Hiking Arizona: Experience the Peralta Trail to Fremont Saddle

You are gravely missing out if you’ve never been into the Superstitions. The rock formations, wildlife, and scenery are some of the best in the Phoenix metro area. The Peralta Trail to Fremont Saddle hike is one of the best in the region.

Below we’ll dive into how to complete this gorgeous hike on the Peralta Trail, into the Superstition Wilderness, to Fremont Saddle with a view of Weavers Needle.

A Guide to the Peralta Trail to Fremont Saddle

Weavers Needle Fremont Saddle Photography Arizona hiking

Commonly asked questions about hiking the Peralta Trail

Where is Fremont Saddle?

Thankfully, it is only 90 minutes from the Scottsdale area. While not a big deal, the last 10-12 miles are on a dirt road, though it is well taken care of; my Prius had no trouble making it through.

To get to the trailhead, take US-60 until it “ends” and keep going. Next, you’ll turn left onto Peralta Road, which you will take until the road turns to dirt and finally ends. Once you can drive no further, you’re at the parking lot.

How hard is the Peraltra Trail?

I think the Peralta Trail is an easy to moderate hike. At less than five miles round trip to the saddle, it’s a good workout but nothing strenuous. The trail gains 1,300 feet, which comes out to about 540 feet per mile.

When should I plan to hike to Fremont Saddle?

Anytime between October and May will give you the best weather for your hike. Outside these months, you risk warmer temperatures that can lead to dangerous situations. Now, if you hike early in the morning with cooler temperatures, you can do this into May or June.

How long of a hike is the Peralta Trail?

The hike should take you about 70 minutes to reach the saddle. In all, you should budget three hours on this hike to enjoy the views.

The Hike to Fremont Saddle in the Superstition Mountains

To Fremont Saddle and the Weavers Needle Overlook is about a 2.5-mile hike up, and you gain 1,400 feet of elevation through primary switchbacks. The trail is well taken care of, but keep an eye out because a few times, the trail disappears, and you start walking on rock slabs.

Peralta Trail to Fremont Saddle
Mileage plus elevation gain to Fremont Saddle on the Peralta Trail.
Mileage plus elevation gain to Fremont Saddle.
Fremont saddle trailhead
Left? Right? Going up!

Hiking the trail to Fremont Saddle

This hike was fantastic. I put in my headphones, got the jams rolling, and started away. There weren’t too many people on the trail (credit to it being Super Bowl Sunday), which was what I was expecting. (Remember that whole not wanting to be around people thing?)

The first eighth of a mile is flat, giving you a nice warm-up, but after that, it’s UP! UP! UP!

You’ll be tempted to take photos every chance you get but don’t worry; the views continue to improve with each step.

The way up!
Not where we’re going, but still pretty.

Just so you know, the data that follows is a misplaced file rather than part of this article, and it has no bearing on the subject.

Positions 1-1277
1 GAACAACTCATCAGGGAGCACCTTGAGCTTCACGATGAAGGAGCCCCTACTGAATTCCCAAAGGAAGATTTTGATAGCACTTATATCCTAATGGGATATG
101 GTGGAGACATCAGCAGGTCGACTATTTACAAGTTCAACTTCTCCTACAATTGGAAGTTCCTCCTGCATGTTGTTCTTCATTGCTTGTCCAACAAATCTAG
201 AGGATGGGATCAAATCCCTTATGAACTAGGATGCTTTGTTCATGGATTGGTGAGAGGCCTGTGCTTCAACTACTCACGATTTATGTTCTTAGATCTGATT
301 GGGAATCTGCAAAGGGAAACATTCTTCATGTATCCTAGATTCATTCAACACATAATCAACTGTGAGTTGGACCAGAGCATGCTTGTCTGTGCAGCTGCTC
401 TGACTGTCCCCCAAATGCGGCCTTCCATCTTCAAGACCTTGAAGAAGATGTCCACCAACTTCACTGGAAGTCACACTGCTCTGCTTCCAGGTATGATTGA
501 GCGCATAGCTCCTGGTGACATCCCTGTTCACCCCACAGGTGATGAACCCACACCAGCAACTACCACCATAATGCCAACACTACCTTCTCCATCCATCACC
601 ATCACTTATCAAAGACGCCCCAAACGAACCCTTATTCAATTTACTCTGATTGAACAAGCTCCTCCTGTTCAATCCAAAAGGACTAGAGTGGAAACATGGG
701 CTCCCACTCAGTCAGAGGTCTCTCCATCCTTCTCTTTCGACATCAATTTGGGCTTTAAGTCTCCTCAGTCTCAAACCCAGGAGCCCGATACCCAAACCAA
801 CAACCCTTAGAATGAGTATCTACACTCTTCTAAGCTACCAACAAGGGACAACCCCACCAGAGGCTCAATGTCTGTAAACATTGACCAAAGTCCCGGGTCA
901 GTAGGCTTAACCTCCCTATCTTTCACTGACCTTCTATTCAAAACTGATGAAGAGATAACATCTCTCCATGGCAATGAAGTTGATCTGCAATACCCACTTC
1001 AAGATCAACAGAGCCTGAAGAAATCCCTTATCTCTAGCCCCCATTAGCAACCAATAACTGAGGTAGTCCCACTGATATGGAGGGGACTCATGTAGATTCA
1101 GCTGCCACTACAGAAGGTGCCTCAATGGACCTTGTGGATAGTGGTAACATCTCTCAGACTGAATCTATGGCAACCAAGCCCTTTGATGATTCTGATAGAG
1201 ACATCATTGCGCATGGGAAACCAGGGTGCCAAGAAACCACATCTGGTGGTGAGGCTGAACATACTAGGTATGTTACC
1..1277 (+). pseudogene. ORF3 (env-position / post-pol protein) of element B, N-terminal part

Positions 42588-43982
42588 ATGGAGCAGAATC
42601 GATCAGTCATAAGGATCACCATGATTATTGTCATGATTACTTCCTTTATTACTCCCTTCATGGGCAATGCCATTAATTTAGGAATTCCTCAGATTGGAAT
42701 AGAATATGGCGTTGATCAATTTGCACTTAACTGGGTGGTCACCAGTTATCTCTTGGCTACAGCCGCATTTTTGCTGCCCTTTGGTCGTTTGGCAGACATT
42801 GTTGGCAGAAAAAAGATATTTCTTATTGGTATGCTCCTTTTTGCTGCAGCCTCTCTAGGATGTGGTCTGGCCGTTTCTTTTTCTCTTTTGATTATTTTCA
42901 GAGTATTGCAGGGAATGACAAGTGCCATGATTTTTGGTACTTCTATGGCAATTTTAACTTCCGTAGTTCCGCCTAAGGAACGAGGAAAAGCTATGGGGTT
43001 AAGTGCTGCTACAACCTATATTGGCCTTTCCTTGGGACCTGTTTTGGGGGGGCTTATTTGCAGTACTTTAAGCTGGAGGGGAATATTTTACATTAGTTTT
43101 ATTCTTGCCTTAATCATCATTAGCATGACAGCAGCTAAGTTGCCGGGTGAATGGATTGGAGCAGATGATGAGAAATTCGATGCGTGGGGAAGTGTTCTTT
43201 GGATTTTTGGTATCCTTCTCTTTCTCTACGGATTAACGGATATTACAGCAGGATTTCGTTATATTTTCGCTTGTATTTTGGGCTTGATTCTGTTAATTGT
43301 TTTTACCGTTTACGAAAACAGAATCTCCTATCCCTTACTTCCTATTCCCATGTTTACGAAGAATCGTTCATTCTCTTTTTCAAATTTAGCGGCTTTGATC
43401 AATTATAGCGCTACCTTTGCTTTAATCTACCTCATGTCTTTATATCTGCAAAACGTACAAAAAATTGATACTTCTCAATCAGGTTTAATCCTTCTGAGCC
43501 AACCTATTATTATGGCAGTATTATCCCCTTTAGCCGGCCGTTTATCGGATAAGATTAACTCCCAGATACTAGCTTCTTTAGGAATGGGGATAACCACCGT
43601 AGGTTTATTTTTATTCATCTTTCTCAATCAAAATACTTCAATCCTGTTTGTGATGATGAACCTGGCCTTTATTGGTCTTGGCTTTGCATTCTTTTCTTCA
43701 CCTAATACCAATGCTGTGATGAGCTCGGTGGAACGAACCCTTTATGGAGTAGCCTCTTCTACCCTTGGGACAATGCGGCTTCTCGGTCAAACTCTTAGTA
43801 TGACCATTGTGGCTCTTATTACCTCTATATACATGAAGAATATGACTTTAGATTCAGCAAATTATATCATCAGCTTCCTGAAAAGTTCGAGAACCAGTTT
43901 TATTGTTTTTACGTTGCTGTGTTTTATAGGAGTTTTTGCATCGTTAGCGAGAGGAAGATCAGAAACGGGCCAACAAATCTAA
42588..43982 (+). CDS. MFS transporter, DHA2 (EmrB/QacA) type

Looking down at where we came from.

Once you reach Fremont Saddle, Weaver’s Needle can’t be missed. I’m unsure how to describe this rock formation, so I’ll leave it up to you. Regardless, it’s beautiful, unique, and very picturesque.

Reaching the Fremont Saddle and Weavers Needle

We made it! Weaver’s Needle
Peralta Trail fremont saddle hike
superstitions hike weavers needle peralta trail

With this hike only 2.5 miles and finishing it in 47 minutes plus/minus, I needed more. So, the explorer’s blood in me took over, and I started wondering, trying to find a route to the lone tree you see to my right in the second to the above photo.

I wasn’t sure if there was a trail, but I had to check it out. Luckily, there was a trail, and you better believe I went to the end of it!

Hiking to the Lone Tree

peralta trail and fremont saddle with weavers needle

When I came to the end of the Peralta Trail, I found something I wasn’t expecting.

A perfectly placed backpacking camping spot with a firepit already built in. I’m still investigating whether or not you need a permit to stay here overnight, but either way, it’d be pretty cool to wake up at Weaver’s Needle at sunrise.

Peralta Trail lone tree camping spot
The camping spot. Quite the view, huh?

This was precisely what I needed. I was now off the saddle and away from every other hiker on this trail: just me, the needle, the trees, and a cloudless day.

With everything going on, from national politics to relationships, work, and everything else, I needed time to clear my head.

Mother Nature is the ultimate therapist.

Peace is something we probably all don’t get enough of. We’re surrounded by people and technology all the time, and in the end, it’ll drive us crazy.

So, my one asks of you this Monday is to find some peace for a little bit. Recenter yourself. Focus on who or what matters to you. The person or people who make you smile and light up your world. The activity that brings you joy. The book that sparks your imagination.

You’ll feel better. You’ll feel rejuvenated and ready to take on the world.

Peralta Trail
I couldn’t pass up a selfie.

Now that I had peace, it was time for some football. So I scampered down the hike and drove away, ready to take on the world and watch the Eagles beat the Patriots.

Until next time adventurers, take care and be safe.

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